Huckleberry Finn- The major protagonist in the story, Huck begins his journey as a young rapscallion who is unsatisfied by the civilized life he is living. Huck is extremely intelligent, though he thinks of himself as dumb for being uneducated. Throughout his adventure, the young boy seems to identify the hypocrisy in society that others do not question, unless he is around his friend Tom. In this case, Huck behaves immaturely while following Tom’s lead, such as while helping Jim escape from Aunt Sally’s shed. Huck also attempts to treat others with kindness and sympathy, such as his decision to help Jim. Huck’s independent thinking may unintentionally clash with society, but he almost always struggles to take the morally acceptable course of action.
Jim- The runaway slave that ultimately becomes one of Huck’s best friends, Jim, is extremely uneducated but loyal to his friends and family. He appears to understand the natural world around him, like his calm reaction to a snake bite, though he is arguably passive. Jim agrees to serve the two con artists because he truly believes that they are royalty, which further shows Jim’s relatively unquestioning nature. Jim acts as a positive influence in Huck’s life, mainly by showing him that both blacks and whites can feel the same emotions.
Tom- One of Huck’s good friends, Tom has a serious mischievous streak and tends to influence Huck in a negative direction. Tom creates lots of rules for Huck to follow based on the books he has read, and often calls him dull for questioning them. One could argue that he is a bit selfish, for he does not tell Jim that he is a free man in the eyes of the law, just so he can create an adventure. Tom appears to act impulsively, though he can be extremely witty when he wants to be. In some aspects, he could be seen as the total opposite of Huck, since he displays shallow thinking and acceptance of rules without questioning them.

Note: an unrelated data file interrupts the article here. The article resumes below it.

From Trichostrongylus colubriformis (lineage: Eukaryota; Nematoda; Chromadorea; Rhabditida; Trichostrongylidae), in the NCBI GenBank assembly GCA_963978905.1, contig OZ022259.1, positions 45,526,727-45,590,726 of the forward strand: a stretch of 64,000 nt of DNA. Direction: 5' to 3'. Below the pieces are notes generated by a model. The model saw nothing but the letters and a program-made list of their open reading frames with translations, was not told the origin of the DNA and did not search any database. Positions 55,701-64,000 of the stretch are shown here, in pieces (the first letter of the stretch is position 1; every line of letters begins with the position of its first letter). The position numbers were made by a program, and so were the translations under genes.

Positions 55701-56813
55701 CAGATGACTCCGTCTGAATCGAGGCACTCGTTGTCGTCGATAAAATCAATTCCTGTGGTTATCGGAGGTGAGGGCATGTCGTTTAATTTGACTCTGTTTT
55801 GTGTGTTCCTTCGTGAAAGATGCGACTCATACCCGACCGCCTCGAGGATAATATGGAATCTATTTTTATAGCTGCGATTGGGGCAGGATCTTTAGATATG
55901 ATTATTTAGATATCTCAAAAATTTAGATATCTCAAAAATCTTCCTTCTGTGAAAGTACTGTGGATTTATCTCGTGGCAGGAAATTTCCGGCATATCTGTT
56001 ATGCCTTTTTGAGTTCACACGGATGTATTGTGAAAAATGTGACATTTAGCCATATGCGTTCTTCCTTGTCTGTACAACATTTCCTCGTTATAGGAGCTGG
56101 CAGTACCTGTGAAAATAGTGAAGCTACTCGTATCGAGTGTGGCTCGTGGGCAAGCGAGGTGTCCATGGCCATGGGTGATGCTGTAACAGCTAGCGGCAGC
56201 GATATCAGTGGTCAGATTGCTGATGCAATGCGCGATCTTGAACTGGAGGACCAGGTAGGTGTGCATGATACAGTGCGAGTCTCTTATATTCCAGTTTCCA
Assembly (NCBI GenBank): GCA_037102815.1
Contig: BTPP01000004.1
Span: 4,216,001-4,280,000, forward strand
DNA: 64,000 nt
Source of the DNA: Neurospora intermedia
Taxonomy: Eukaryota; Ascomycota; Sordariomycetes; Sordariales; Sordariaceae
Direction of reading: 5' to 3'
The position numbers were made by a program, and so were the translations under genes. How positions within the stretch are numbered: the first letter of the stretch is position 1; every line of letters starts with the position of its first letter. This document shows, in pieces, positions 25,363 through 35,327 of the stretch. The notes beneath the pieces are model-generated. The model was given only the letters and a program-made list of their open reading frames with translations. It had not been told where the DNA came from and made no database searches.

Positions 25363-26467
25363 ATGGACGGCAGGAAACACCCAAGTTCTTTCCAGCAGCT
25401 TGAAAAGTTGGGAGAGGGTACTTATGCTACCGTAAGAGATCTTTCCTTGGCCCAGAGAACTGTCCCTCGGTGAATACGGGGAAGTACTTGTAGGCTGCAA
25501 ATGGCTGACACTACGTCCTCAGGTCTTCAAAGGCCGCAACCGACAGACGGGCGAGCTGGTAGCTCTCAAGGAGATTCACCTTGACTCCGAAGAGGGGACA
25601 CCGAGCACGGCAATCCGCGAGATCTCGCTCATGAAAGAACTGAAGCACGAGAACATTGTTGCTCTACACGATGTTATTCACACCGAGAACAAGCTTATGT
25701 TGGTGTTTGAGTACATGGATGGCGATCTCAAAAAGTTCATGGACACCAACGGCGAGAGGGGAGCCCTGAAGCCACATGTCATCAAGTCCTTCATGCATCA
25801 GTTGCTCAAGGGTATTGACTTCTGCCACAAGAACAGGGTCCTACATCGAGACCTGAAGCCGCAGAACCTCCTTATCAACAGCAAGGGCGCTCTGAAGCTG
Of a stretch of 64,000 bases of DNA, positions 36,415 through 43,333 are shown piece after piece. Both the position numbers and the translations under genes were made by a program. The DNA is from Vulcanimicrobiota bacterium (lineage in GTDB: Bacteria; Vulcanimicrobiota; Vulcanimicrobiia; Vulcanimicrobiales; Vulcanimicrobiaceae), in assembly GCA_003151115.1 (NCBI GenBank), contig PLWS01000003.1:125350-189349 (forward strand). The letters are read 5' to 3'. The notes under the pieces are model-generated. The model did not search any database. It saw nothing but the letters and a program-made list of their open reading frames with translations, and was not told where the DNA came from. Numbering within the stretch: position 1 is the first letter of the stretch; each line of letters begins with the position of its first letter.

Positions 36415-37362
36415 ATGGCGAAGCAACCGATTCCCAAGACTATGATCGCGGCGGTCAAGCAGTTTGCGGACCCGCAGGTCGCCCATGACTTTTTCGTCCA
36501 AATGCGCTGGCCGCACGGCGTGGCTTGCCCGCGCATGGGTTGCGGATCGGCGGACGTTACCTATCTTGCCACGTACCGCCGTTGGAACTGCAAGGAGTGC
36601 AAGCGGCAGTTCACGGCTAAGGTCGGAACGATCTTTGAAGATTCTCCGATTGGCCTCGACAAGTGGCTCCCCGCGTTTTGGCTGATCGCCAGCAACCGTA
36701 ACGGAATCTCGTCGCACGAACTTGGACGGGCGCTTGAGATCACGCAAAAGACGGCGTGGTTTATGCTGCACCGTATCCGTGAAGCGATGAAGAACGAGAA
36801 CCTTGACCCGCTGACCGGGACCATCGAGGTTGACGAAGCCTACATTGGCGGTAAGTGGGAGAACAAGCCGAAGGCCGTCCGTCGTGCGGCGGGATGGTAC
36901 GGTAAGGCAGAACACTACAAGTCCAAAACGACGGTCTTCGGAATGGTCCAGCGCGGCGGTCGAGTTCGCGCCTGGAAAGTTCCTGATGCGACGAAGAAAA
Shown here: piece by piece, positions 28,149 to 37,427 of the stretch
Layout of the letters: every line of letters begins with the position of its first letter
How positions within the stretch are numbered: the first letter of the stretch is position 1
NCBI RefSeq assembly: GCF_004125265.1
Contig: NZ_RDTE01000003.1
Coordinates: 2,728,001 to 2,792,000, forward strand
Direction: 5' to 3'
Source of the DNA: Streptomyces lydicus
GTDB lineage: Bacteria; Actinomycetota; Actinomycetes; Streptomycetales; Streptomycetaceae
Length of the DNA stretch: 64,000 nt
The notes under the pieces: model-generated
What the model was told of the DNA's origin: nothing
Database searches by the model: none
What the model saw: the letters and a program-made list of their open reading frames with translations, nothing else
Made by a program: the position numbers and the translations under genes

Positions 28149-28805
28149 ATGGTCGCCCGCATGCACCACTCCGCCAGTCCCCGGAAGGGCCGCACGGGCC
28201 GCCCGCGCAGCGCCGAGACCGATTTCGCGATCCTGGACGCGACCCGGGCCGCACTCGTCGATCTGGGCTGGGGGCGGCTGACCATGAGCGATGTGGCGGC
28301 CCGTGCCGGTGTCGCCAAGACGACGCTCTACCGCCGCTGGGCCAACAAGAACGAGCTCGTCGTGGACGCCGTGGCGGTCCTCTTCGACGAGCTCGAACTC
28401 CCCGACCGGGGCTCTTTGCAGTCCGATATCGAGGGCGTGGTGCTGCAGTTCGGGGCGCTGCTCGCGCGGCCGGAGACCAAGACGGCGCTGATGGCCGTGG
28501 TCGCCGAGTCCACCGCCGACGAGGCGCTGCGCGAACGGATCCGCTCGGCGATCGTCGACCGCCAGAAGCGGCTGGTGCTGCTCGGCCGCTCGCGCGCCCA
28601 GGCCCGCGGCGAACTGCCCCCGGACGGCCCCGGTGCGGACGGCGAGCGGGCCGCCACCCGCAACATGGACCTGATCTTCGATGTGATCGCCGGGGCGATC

The Duke and The Dauphin- These two con artists first encounter Jim and Huck while running away from the consequences of their latest individual schemes. Though the men have never met each other before this, they quickly team up and carry out different ploys out of greed. These two men display the intelligence and dishonesty necessary to steal the inheritance from a dead man’s daughters. These two lowlifes are last seen after the Dauphin has sold Jim off to make a quick buck, which throws Huck into another dangerous situation. Overall, these two men are nothing but crooks, which try to take advantage of the young and dimwitted people that they encounter.